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Radio Will Give Voice To People's Issues

Village Community Radio Will Give Voice To People's Issues

"Community radio is the real voice of the people, it is a communication service that caters to the interests and needs of a certain area, its culture, craft, cuisine and above all social and development issues," said Mridul Srivastava, the station director of 'Lalit Lokvani'.

'Lalit Lokvani', is a village community radio planned to be operational in Lalitpur region of Uttar Pradesh state (India). It is a joint initiative of a Sai Jyoti Gramudyog Seva Sansthan (a non-governmental organization) and the United Nations Children's Fund (UNICEF), situated just 22 km from Lalitpur in Alapur village of Birdha block.

The 15 km transmission range will take in its fold 60 villages comprising around 100,000 population. While dry run has been initiated the actual transmission will start after getting the license from the Ministry of Information and Broadcasting, Government of India. For now, the community radio station has been granted 90.4 megahertz frequency.

Mridul, station director and four reporters of the Lalit lokvani, interacted with the UP state media at 'Media for Children', a bi-monthly media initiative organized by UNICEF and 'Media Nest', on issues of women and children. Media Nest is an organization that works for the welfare of media persons and their families.

Mridul and his team of twelve village reporters, including two women, have been provided technical training in reporting, researching, programme production, and broadcasting. As part of their capacity building exercise, they have prepared programmes on local culture, festivals, development, women and health issues.

It is unthinkable that a daughter-in-law of a village can actually record radio programmes, edit and in fact help in solving issues of women, said Sunita Chandel, who shared her experience of being a radio reporter. She said initially there were lots of questions, but once the family and society realised how productive the work was, they gave their permission.

"I am both happy and proud after I became a community reporter," she said. "If it is difficult to step out of one's home for a daughter-in-law, then believe me, it is even more difficult for a daughter to do so, but I held my ground and today I am an example setter-for the village girls," said Varsha, a young community reporter.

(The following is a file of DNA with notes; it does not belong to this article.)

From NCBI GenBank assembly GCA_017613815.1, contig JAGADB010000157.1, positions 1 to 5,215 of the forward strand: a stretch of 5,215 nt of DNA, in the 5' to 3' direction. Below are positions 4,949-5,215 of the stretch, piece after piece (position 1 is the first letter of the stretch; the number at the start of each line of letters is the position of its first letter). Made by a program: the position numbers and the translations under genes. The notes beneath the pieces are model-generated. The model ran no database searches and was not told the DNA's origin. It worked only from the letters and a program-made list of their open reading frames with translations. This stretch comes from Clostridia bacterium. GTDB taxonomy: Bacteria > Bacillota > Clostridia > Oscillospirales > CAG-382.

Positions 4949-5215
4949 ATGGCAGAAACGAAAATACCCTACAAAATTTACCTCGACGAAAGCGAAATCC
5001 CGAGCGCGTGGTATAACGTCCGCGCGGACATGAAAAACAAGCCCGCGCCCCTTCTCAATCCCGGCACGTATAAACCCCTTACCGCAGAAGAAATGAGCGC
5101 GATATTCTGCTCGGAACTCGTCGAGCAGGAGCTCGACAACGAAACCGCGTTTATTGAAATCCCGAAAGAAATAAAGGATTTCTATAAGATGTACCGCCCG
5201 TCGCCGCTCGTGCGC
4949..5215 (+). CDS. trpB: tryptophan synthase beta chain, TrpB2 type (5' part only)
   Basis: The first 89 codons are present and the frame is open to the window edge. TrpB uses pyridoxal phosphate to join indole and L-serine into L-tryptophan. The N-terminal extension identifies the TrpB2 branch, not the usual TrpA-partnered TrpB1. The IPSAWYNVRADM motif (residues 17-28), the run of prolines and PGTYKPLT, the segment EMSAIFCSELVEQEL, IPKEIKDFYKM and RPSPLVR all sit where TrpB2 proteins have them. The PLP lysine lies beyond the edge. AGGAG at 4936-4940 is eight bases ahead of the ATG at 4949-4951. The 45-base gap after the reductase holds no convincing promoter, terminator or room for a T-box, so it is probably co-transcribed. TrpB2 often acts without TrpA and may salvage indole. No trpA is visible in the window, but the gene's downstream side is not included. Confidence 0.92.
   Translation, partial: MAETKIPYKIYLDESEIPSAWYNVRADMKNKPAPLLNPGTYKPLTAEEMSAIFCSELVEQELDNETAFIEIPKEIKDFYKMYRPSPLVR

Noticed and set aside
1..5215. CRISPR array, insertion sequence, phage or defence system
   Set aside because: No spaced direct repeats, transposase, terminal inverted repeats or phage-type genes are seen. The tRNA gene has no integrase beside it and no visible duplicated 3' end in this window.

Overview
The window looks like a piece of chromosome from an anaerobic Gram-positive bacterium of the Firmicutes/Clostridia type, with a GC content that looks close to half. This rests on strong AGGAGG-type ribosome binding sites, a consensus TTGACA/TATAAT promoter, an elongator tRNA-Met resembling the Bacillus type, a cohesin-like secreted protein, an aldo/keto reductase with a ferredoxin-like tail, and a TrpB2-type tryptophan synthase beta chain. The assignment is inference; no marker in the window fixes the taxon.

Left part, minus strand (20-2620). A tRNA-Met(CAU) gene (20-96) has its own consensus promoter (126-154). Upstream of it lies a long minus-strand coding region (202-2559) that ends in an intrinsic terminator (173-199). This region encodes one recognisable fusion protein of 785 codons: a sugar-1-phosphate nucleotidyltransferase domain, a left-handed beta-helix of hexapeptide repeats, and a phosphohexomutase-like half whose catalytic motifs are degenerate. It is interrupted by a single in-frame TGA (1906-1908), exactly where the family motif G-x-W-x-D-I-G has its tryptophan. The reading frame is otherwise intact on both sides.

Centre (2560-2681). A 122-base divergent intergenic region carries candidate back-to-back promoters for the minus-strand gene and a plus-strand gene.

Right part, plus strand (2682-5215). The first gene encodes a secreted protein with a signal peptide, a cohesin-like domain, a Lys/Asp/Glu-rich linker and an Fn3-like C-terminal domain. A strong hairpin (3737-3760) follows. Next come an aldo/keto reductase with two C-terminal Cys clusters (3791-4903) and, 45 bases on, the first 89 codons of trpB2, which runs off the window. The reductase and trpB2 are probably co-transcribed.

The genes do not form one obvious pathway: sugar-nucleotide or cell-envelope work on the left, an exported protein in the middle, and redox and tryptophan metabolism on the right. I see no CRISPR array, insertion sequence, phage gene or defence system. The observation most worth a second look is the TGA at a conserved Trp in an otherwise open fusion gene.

This was the first journey outside Lalitpur for both Sunita and Varsha, and they were thrilled with this great sense of empowerment and purpose in life.

For the other two male reporters- Bhagwan Das and Kashi Ram the work has meant the unfolding of a new tool of communication.

"We get a chance to see the real issues of the people and through our work we even provide a solution," said Bhagwan Das.

As for Kashi Ram, being a community reporter was a great feeling of being useful to society and community. He said while earlier he was just a listener of radio today he is the communicator and he enjoys the work which gives him a chance to be a leader.

The Government of India made a policy of issuing private community radio licenses for 5000 stations in November 2007. This made it possible for registered non-government organizations to enter the field, said Augustine Veliath from UNICEF.

"UNICEF saw the potential of this communication medium and selected Lalitpur, one of its integrated project districts for setting up the maiden community radio station," informed Augustine.

"Such interactive sessions with the real people help broaden vision of the media. The idea is to sensitize the press, give them in-depth information on issues which they can then translate into reports and features," said Kulsum Talha, Secretary General, Media Nest.

ENDS

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